In class a few weeks ago, I mentioned that ESRI had a GIS dictionary available on their website - it is a helpful resource for beginners and old-timers alike. Here is the link:
Taken from Michalis Avraam's blog is an interesting (and comprehensive) list of skills that every person interested in a GIS career should see. Here is an excerpt from the posting, as well as the link to the rest of the article.
"I have been lucky enough to organize a GIS Day '09 career event at the university of Washington, joined by Harvey Arnone of city of Seattle, Marty Balikov of ESRI Olympia and Dane Springmeyer, freelance geospatial developer. The discussion was titled "What are the essential skills to succeed as a GIS Analyst", and I have compiled some notes to help with all aspiring GIS Professionals out there. Feel free to add more details in the comments section as you see fit.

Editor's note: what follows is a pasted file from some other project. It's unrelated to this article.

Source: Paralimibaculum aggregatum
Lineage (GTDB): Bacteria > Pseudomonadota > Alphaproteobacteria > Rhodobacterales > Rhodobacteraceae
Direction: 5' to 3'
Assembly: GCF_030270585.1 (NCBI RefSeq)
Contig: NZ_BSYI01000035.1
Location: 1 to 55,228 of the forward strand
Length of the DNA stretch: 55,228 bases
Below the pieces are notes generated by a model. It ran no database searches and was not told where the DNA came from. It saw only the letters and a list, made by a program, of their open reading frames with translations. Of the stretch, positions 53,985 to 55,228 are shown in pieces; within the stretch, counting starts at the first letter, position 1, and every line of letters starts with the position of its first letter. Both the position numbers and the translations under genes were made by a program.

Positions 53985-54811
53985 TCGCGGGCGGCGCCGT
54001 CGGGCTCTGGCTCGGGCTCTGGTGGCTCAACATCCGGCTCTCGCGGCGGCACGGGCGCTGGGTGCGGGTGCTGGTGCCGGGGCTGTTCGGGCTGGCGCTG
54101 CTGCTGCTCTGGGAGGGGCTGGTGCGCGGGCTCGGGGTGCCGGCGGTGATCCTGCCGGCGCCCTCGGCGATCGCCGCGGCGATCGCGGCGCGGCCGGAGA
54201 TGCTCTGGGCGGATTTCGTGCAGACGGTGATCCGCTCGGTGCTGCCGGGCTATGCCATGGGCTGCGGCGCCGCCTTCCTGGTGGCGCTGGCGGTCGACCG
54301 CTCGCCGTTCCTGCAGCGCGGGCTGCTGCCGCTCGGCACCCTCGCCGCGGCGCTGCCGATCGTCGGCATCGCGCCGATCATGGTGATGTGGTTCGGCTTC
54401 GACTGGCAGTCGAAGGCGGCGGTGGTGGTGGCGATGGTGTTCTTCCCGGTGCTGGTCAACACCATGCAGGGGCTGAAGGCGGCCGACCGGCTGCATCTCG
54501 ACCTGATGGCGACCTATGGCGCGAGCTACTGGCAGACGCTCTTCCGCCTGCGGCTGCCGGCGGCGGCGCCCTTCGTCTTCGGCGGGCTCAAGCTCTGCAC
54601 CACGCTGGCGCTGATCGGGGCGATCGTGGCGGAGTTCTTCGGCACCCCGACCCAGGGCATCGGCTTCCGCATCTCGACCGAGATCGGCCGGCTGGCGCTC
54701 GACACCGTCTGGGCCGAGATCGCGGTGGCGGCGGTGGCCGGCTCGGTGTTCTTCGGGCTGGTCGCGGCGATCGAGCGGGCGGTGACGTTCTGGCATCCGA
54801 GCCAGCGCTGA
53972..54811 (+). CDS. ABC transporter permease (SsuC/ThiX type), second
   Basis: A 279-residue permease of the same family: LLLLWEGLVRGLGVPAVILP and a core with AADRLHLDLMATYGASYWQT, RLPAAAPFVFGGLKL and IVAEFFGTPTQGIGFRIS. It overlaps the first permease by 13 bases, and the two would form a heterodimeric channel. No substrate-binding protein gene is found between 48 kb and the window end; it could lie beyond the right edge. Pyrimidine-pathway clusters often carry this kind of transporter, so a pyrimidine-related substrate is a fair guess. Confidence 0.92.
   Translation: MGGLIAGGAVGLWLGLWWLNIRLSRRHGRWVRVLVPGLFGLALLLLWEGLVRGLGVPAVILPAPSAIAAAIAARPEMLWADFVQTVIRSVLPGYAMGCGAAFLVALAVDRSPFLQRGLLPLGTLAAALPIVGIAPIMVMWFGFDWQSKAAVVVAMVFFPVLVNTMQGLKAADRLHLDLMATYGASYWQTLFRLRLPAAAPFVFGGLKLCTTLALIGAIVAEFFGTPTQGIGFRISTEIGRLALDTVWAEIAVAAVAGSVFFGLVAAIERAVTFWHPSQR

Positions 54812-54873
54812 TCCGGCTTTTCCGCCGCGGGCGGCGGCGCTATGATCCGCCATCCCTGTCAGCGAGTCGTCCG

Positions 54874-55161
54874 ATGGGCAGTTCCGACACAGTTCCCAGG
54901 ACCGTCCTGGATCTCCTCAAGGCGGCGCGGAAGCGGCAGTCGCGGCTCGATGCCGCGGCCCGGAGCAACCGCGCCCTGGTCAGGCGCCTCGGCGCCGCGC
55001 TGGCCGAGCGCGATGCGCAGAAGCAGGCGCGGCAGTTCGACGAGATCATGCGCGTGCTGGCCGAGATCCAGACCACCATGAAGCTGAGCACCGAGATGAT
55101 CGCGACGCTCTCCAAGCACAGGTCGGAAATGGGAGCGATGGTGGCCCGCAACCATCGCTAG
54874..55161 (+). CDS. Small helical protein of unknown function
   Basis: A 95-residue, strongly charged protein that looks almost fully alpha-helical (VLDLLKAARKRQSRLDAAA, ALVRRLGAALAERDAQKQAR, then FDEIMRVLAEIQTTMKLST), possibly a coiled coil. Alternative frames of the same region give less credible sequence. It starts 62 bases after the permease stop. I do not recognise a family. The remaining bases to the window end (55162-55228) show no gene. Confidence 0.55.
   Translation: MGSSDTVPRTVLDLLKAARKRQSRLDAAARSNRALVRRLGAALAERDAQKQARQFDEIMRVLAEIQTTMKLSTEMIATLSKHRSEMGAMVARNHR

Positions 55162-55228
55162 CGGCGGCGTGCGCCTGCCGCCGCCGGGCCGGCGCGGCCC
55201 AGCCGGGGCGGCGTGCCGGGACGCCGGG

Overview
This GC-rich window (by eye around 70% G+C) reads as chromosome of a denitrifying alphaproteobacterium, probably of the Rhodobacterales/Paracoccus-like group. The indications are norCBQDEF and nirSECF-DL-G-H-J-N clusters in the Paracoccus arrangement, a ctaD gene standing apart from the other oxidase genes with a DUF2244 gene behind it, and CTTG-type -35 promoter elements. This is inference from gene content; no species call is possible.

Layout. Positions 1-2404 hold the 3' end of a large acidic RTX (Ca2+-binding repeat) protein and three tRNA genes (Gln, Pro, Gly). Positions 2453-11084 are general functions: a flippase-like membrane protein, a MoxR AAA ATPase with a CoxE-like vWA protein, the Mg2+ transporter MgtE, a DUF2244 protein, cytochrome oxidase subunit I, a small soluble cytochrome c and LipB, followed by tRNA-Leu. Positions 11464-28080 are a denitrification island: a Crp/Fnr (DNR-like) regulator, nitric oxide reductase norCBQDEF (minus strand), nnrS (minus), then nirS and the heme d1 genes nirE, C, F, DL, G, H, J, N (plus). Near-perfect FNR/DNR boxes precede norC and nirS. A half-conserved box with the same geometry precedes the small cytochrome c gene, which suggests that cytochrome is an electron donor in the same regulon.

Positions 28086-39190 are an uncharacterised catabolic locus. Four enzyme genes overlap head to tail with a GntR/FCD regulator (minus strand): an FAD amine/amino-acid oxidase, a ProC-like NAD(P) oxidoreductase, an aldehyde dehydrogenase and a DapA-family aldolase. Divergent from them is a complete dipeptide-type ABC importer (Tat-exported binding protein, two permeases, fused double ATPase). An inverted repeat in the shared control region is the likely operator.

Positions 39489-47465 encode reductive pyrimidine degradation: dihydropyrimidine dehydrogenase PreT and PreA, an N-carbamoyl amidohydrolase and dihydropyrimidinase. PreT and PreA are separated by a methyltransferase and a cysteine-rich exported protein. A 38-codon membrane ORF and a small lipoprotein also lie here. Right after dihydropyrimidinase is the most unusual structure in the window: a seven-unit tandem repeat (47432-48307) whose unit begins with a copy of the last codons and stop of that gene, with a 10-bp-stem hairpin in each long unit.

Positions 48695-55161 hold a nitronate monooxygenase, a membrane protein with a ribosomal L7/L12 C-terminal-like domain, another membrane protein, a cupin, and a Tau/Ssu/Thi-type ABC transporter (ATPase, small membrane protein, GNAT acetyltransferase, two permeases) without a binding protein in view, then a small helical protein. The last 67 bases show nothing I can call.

The discussion ranged from skills to succeed in an organization using GIS to support business decisions (City of Seattle), ESRI, the leading GIS software producers and freelance development using GIS technologies. There is significant overlap for the required and desirable skills, but also some slight differences. I will list the skills in no significant order and provide a brief explanation. If a skill is something I personally added, it will start with an asterisk."
To continue reading, click here.
I recently came across this blog while looking at the text, Making Maps: A Visual to Map Guide for GIS. I use some of the graphics for this text in my Map Design lecture and would recommend this book as a resource and reference for cartographic design.
Here is the link to John Krygier's website that has a very entertaining and interesting blog, as well as information on the book.